The Cristobal Colon
Sunk in Bermuda Waters on Oct 25th,1936

Cristobal Colon is the biggest of Bermuda's shipwrecks. This massive Spanish cruise liner was 499 feet long and three decks high. This transatlantic vessel was built in 1923 and operated between New York and Central America. Cristobal Colon was one of the most luxurious cruise ships of her time. It crashed into the coral reefs off the Bermuda’s North Shore as the captain wrongly interpreted an offshore communication tower as the Gibbs Hill Lighthouse
At that time, she was traveling with 160 crew members from Wales to Mexico under the command of Captain Crescencia Delgado. Cristobal Colon had a very interesting story. Few weeks prior to her destruction on Bermuda's reefs, this Spanish ship was bound for Spain from Mexico with 344 passengers aboard. 
As the Spanish Civil War broke out, she was not permitted into the port in Spain as the port was under control of the rebels. She was ordered to sail to France. 
French authorities refused to permit the landing of Spaniards, so the Cristobal Colon anchored in St. Nazaire awaiting further orders. On August 15th some passengers were permitted to disembark at Nates France, before the Cristobal Colon sailed for the Spanish harbor, Santander. 
But many believe that the Cristobal Colon was actually steaming to Mexico to pick up arms for Spain's war effort and was wrecked on a reef near Bermuda. The crew from the wrecked ship had to face further bad luck as they came to shore in Bermuda. It seems that Bermudians disliked them because they could not understand their language. The Bermuda Government also feared that Bermuda would have to pay for their food and housing without getting any returns. 
But the Spanish Government ignored Bermuda's communications about the crew. Mexico too refused to take any responsibility for their welfare. Bermuda government, realizing that the unwelcome guests would be with them for a while, put the men to work.  
The crew repaired Barry Road and restored the Gates Fort in St. George. Finally on the Christmas Eve, the Spaniards boarded a ship for La Pallice France towards their homeland. Some sources claim that they were all executed by the Franco government upon their return. The wreck of the Cristobal Colon sat high on the reef only eight miles from Royal Naval Dockyard for some time. This allowed for the easy salvage of some of her fine furniture, paintings and fittings.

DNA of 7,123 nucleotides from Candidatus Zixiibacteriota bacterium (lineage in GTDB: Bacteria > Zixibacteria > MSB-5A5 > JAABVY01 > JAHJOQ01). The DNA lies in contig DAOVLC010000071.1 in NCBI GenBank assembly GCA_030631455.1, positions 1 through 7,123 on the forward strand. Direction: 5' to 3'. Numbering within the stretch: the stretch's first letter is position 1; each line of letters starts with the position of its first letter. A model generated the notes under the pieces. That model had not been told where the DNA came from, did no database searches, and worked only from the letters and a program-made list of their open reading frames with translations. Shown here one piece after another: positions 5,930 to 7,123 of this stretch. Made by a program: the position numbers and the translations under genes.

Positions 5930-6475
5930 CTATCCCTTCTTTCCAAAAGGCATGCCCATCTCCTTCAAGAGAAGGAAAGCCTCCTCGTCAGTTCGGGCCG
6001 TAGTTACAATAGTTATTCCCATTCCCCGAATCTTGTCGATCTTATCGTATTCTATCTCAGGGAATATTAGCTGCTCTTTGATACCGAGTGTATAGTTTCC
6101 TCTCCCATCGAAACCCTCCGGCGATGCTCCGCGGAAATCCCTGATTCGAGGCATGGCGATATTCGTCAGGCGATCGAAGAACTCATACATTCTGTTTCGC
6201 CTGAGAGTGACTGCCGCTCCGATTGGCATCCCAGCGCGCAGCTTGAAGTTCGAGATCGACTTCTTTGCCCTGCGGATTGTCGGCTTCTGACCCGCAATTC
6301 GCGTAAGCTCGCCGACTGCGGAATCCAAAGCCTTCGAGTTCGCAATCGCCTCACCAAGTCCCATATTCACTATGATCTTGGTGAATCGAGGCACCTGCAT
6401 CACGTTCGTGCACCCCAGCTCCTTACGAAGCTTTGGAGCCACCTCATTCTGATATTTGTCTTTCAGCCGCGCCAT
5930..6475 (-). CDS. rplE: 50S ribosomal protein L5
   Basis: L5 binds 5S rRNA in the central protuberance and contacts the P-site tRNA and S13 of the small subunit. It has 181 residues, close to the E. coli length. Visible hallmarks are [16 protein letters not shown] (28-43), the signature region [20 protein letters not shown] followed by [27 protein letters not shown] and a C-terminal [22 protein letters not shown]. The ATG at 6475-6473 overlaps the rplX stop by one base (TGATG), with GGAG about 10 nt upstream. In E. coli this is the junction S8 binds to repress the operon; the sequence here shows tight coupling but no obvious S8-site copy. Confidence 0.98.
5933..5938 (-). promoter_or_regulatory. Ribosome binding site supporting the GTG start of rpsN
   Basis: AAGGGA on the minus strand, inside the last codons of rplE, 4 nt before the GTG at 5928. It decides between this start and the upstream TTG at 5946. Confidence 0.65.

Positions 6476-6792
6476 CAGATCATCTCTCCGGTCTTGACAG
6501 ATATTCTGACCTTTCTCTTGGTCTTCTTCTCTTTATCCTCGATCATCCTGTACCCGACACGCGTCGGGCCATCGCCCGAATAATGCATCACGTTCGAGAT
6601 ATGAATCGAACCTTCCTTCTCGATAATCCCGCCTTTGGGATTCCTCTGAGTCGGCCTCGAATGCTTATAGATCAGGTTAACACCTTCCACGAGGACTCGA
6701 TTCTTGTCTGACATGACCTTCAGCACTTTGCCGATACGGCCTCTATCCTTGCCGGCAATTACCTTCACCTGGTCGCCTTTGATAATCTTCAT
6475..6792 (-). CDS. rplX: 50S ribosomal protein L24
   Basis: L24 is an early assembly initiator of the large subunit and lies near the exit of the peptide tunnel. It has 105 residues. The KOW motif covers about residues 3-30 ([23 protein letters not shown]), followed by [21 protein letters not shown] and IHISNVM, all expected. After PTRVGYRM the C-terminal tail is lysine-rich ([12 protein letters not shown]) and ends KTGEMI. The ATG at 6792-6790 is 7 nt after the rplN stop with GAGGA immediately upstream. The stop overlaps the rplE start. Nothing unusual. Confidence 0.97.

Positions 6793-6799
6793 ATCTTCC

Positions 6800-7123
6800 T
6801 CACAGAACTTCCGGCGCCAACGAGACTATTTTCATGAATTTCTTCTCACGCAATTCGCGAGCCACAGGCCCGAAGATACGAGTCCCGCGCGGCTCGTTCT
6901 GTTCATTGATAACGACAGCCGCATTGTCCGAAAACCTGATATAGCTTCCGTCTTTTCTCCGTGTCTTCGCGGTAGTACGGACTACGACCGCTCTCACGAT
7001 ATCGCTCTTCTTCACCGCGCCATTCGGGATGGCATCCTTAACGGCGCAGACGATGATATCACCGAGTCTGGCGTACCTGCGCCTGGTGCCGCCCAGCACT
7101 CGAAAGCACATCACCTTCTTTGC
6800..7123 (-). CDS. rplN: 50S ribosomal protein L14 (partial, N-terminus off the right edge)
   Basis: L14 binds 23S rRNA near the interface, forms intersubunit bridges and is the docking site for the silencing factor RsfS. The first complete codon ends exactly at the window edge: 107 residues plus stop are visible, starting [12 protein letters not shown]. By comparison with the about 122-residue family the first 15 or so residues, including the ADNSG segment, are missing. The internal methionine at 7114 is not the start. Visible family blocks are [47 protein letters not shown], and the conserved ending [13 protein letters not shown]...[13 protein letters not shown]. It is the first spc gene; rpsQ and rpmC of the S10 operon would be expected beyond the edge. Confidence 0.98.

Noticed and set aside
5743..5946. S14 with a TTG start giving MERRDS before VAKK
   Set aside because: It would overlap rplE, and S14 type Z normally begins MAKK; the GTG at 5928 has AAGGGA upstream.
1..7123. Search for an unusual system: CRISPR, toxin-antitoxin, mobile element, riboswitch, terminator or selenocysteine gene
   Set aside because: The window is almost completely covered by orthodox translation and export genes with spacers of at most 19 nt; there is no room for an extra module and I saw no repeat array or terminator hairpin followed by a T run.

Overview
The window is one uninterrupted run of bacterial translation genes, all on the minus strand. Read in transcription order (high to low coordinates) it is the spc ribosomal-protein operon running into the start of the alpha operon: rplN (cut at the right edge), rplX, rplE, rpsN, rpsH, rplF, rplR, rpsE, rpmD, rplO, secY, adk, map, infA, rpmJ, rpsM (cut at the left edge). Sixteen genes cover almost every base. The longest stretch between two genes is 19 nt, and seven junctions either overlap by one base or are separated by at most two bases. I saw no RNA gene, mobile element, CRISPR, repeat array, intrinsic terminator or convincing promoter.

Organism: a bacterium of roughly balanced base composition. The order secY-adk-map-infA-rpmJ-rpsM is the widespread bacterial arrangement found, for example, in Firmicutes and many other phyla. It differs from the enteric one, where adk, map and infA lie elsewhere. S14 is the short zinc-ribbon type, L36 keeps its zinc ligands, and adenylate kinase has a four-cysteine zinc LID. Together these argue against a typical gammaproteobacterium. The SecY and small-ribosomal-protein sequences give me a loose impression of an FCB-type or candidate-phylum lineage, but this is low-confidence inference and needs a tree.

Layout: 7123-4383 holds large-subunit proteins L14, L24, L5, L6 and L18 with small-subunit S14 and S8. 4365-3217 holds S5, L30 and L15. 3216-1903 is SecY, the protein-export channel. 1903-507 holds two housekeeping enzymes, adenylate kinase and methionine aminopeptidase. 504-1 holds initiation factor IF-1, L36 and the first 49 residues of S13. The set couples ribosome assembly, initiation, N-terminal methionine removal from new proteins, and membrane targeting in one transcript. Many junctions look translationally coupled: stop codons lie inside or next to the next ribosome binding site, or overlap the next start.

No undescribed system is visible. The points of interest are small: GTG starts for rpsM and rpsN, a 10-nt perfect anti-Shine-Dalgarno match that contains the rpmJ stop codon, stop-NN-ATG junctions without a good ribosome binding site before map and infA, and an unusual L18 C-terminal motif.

In fact, today you can find items from the wreck in many homes in Bermuda. Although many of these articles were bought by the locals at public auction, many others were pirated. Every night locals would take their boats to the wreck and comeback with bags full of loots. Literally hundreds of Bermudians took part in this crazy piracy; only 13 of them were ever caught. 
The British eventually sank the ship's empty shell by using it as a practice bombing target during the World War II. Today the wreck lies 55 feet under the water surface. It is a haven for varieties of colorful reef fish. 
The Cristobal Colon, one of Bermuda's famous shipwrecks, is scattered across large area of the sea floor, offering endless hours of fascinating exploration. 
Check out shipwreck map to get an idea about the location of this wreck in the Atlantic. 
Raj BhattacharyaBy Raj Bhattacharya 
Raj, a seasoned travel writer and Bermuda destination expert, has extensive global travel experience. This website reflects his profound insights, garnered over nearly two decades of dedicated findings and research on the island. Raj has assisted countless Bermuda-bound visitors by providing direct, personalized responses to their queries and imparting his wealth of knowledge through this platform. This site serves as an indispensable guide for those seeking informed and reliable insights into Bermuda's treasures. 
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